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In the Bliss of Bronte: How Reading Bronte Sisters Emancipates us from Orthodox Tradition

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By: Rifat Raees khan

As many feminist theories and political slogans of women emancipation are found to be inadequate, to be enchanted by Bronte cult may assist in unexpected ways. Three sisters Charlotte, Emily and Ann Bronte who wrote in nineteen century and despite being rejected and criticised by the writers, publishers and critics alike survived every attack and earned a place in a highly patriarchal society.

In a patriarchal tradition it was natural that different standards prevailed for women and men as authors. The issues of gender were raised in Bronte work from earliest days as Elizabeth Rigby remarked when reviewing Jane Eyre in her early years that it must be written by a man as it gets domestic details wrong.

Although many women writers used male pen names to avoid criticism for being women. It has been proposed that it was the adoption of an androgynous pseudonym, Currer Bell, which allowed Bronte to project herself beyond the confines of proper domestic womanhood.

Once Bronte successfully breached the boundary and confinement of trivial domesticity, it was nurtured by the supremacy of female protagonists in five of the sister’s novels. Each replaced heroes with heroines who instead of maturing in bildungsroman fashion into creatures of humility, shyness, restraints, self-deprecation and dependence, shows signs of unfeminine qualities of self-reliance and free spirited.  As the protagonist of Jane Eyre proclaims:  

 I care for myself. The more solitary, the more friendless, the more unsustained I am, the more I will respect myself.

Her protagonist prefers to live alone than to sell her spirit:

I can live alone, if self-respect, and circumstances require me so to do. I need not sell my soul to buy bliss. I have an inward treasure born with me, which can keep me alive if all extraneous delights should be withheld, or offered only at a price I cannot afford to give.”

Bronte’s protagonists question the conventions. They evoke a perception of women’s consciousness in the nineteen century when to have a consciousness that spark in an entirely different light than the male counterparts was out of question. Their protagonists do not seem to accept their fate they find the courage to look into the eyes of their miserable circumstances and direct their steps right towards their destiny that has not been bestowed upon them by a divine decree but rather they themselves yield it by coping with all the chaos, drama and wretchedness of their lives.  .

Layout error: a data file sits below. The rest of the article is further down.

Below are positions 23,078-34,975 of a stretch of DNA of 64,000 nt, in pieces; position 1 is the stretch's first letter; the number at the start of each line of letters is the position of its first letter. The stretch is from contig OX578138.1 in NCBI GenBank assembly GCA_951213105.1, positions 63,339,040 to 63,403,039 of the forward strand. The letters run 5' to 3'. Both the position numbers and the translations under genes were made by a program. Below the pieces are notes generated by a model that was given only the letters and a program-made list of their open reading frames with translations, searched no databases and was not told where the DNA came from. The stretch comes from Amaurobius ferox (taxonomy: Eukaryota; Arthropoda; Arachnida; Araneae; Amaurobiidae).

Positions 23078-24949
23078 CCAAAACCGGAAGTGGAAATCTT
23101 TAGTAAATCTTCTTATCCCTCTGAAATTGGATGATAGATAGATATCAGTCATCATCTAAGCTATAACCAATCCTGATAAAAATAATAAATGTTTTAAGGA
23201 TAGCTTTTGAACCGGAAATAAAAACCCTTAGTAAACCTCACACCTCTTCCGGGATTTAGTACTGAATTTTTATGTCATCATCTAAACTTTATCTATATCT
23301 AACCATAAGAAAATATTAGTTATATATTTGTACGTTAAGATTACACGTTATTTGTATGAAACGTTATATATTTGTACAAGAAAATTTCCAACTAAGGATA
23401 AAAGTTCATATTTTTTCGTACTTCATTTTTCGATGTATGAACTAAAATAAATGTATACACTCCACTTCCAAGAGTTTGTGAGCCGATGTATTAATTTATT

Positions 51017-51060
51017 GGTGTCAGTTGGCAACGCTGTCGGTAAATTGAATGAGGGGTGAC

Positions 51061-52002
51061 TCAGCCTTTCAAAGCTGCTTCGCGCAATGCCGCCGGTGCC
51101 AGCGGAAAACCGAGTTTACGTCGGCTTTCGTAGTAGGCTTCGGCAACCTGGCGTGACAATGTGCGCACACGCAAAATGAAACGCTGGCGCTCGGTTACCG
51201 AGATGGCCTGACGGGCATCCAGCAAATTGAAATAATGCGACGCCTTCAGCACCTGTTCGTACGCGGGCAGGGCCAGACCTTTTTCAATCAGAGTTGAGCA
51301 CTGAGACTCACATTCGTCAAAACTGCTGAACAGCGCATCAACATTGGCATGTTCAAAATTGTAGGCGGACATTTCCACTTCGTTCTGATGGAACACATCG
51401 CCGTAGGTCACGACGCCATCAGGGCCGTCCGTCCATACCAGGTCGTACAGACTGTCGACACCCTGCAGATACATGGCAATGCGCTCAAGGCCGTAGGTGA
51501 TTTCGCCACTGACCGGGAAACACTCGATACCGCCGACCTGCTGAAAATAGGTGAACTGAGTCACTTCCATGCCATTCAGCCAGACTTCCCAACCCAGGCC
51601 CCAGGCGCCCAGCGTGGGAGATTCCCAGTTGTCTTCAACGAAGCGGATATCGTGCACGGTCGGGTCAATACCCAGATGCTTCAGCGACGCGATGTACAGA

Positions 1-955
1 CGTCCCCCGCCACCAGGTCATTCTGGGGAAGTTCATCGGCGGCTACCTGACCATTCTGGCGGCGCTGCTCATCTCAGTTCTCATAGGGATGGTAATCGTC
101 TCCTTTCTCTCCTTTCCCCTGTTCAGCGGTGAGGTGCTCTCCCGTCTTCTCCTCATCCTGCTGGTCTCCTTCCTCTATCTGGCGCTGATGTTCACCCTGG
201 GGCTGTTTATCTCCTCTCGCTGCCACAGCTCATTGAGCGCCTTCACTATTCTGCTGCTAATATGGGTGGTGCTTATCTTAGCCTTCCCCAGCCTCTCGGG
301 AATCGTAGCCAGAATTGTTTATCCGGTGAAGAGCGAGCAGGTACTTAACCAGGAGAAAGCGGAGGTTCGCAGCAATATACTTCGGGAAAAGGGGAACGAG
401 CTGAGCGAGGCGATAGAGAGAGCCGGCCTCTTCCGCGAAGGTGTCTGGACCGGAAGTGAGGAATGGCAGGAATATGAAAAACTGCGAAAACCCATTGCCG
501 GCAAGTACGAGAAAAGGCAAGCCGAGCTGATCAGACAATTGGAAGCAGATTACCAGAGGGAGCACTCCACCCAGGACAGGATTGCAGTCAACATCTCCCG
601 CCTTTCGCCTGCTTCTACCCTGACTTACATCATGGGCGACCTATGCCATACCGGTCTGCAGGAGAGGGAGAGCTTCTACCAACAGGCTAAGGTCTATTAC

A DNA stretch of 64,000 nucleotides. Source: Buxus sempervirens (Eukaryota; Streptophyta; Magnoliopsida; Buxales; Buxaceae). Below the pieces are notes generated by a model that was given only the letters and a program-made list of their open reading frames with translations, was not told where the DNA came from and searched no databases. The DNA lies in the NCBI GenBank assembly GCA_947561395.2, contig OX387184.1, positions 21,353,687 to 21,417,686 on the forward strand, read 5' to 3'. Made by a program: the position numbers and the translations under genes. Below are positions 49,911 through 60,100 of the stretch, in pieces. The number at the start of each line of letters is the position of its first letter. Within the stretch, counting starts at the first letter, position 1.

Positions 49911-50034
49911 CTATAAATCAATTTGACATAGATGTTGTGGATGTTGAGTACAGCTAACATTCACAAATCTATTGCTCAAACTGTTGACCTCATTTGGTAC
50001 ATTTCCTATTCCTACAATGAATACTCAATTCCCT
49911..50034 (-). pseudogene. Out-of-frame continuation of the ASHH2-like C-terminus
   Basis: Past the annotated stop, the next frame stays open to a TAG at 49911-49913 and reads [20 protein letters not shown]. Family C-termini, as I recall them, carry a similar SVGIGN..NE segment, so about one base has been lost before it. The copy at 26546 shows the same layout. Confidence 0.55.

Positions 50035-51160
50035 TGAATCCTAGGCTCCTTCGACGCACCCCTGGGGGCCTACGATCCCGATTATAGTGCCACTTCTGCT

“Do you think I am an automaton? — a machine without feelings? and can bear to have my morsel of bread snatched from my lips, and my drop of living water dashed from my cup? Do you think, because I am poor, obscure, plain, and little, I am soulless and heartless? You think wrong! — I have as much soul as you — and full as much heart! And if God had gifted me with some beauty and much wealth, I should have made it as hard for you to leave me, as it is now for me to leave you. I am not talking to you now through the medium of custom, conventionalities, nor even of mortal flesh: it is my spirit that addresses your spirit; just as if both had passed through the grave, and we stood at God’s feet, equal — as we are!”

In her novel ‘Wuthering Heights’ Emily Bronte depicts a protagonist who loves not because of some romantic notion that was typical of that age.  But her depiction of love between Catherine and Heathcliff implies towards a modern concept of compatibility between couples that goes beyond physical and material aspect of love and marriage. When Catherine opens her heart and confesses her love for Heathcliff she proudly announces her rejection of physical charms and makes it conspicuous to have a love that is as mysterious as her reason of not  marrying her lover:

He shall never know I love him: and that, not because he’s handsome, but because he’s more myself than I am. Whatever our souls are made out of, his and mine are the same.

The reason for her rejection of Heathcliff as a spouse and selecting Linton instead, has been interpreted by Critics in different ways. Renowned Marxists critic Terry Eagleton unfolds it as her conformity to the convention of capitalist society. He regards her rejection of Heathcliff as her willingness to keep outcast and inferior to her and Linton in social class on arm’s length.

  I personally do not find the argument convincing as I find this very fact that she has been depicted to have the power to decide for herself far more fascinating and invigorating, than to find the solace she might have shown to find in her lover’s company.  This excruciating act is her own will as Heathcliff says: 

Why did you betray your own heart Cathy? I have not one word of comfort. You deserve this. You have killed yourself. … You loved me – then what right had you to leave me? Because … nothing God or Satan could inflict would have parted us, you, of your own will, did it.

Catherine longing for being a girl again seems to challenge timid, civilised and confined souls of the women of not only nineteen century but it echoes as a sweet melody  in the ears of modern women and rings a bell to get the reign of their lives in their own hands.  She remembers her younger self as being free:

 I wish I were a girl again, half-savage and hardy, and free.

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